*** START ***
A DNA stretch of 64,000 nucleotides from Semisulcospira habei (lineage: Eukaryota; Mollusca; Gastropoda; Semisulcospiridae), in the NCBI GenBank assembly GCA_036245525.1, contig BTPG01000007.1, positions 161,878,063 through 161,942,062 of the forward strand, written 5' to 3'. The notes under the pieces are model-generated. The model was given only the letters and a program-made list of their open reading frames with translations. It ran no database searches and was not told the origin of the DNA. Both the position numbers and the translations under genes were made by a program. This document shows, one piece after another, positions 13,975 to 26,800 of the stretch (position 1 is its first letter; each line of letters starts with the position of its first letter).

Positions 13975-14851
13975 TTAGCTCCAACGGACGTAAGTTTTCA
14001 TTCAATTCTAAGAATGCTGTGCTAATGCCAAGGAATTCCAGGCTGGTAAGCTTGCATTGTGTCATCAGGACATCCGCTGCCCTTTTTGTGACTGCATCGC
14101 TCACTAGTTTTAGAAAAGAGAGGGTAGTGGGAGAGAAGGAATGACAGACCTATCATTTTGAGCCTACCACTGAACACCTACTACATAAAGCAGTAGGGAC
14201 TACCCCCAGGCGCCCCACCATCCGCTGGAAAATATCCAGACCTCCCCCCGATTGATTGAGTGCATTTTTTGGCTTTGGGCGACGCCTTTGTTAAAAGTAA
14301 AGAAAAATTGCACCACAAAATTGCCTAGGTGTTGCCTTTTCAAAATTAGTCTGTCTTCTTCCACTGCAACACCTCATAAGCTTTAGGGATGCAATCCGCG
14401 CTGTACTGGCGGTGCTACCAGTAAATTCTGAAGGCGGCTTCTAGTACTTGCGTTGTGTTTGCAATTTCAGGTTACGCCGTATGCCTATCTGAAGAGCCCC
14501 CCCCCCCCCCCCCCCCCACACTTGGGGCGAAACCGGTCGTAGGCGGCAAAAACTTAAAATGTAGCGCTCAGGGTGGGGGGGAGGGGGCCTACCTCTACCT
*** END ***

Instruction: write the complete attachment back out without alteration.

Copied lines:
A DNA stretch of 64,000 nucleotides from Semisulcospira habei (lineage: Eukaryota; Mollusca; Gastropoda; Semisulcospiridae), in the NCBI GenBank assembly GCA_036245525.1, contig BTPG01000007.1, positions 161,878,063 through 161,942,062 of the forward strand, written 5' to 3'. The notes under the pieces are model-generated. The model was given only the letters and a program-made list of their open reading frames with translations. It ran no database searches and was not told the origin of the DNA. Both the position numbers and the translations under genes were made by a program. This document shows, one piece after another, positions 13,975 to 26,800 of the stretch (position 1 is its first letter; each line of letters starts with the position of its first letter).

Positions 13975-14851
13975 TTAGCTCCAACGGACGTAAGTTTTCA
14001 TTCAATTCTAAGAATGCTGTGCTAATGCCAAGGAATTCCAGGCTGGTAAGCTTGCATTGTGTCATCAGGACATCCGCTGCCCTTTTTGTGACTGCATCGC
14101 TCACTAGTTTTAGAAAAGAGAGGGTAGTGGGAGAGAAGGAATGACAGACCTATCATTTTGAGCCTACCACTGAACACCTACTACATAAAGCAGTAGGGAC
14201 TACCCCCAGGCGCCCCACCATCCGCTGGAAAATATCCAGACCTCCCCCCGATTGATTGAGTGCATTTTTTGGCTTTGGGCGACGCCTTTGTTAAAAGTAA
14301 AGAAAAATTGCACCACAAAATTGCCTAGGTGTTGCCTTTTCAAAATTAGTCTGTCTTCTTCCACTGCAACACCTCATAAGCTTTAGGGATGCAATCCGCG
14401 CTGTACTGGCGGTGCTACCAGTAAATTCTGAAGGCGGCTTCTAGTACTTGCGTTGTGTTTGCAATTTCAGGTTACGCCGTATGCCTATCTGAAGAGCCCC
14501 CCCCCCCCCCCCCCCCCACACTTGGGGCGAAACCGGTCGTAGGCGGCAAAAACTTAAAATGTAGCGCTCAGGGTGGGGGGGAGGGGGCCTACCTCTACCT